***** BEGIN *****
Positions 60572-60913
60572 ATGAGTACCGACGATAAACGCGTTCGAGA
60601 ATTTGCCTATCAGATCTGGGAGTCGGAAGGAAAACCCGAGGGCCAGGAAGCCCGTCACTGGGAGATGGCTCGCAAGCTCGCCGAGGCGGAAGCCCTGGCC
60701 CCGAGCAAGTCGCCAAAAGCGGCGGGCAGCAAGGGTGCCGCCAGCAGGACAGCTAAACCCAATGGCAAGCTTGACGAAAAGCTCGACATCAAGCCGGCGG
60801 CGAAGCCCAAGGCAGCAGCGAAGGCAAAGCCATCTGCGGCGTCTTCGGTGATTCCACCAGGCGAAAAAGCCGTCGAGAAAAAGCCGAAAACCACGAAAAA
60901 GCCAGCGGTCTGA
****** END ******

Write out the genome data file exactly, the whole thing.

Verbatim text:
Positions 60572-60913
60572 ATGAGTACCGACGATAAACGCGTTCGAGA
60601 ATTTGCCTATCAGATCTGGGAGTCGGAAGGAAAACCCGAGGGCCAGGAAGCCCGTCACTGGGAGATGGCTCGCAAGCTCGCCGAGGCGGAAGCCCTGGCC
60701 CCGAGCAAGTCGCCAAAAGCGGCGGGCAGCAAGGGTGCCGCCAGCAGGACAGCTAAACCCAATGGCAAGCTTGACGAAAAGCTCGACATCAAGCCGGCGG
60801 CGAAGCCCAAGGCAGCAGCGAAGGCAAAGCCATCTGCGGCGTCTTCGGTGATTCCACCAGGCGAAAAAGCCGTCGAGAAAAAGCCGAAAACCACGAAAAA
60901 GCCAGCGGTCTGA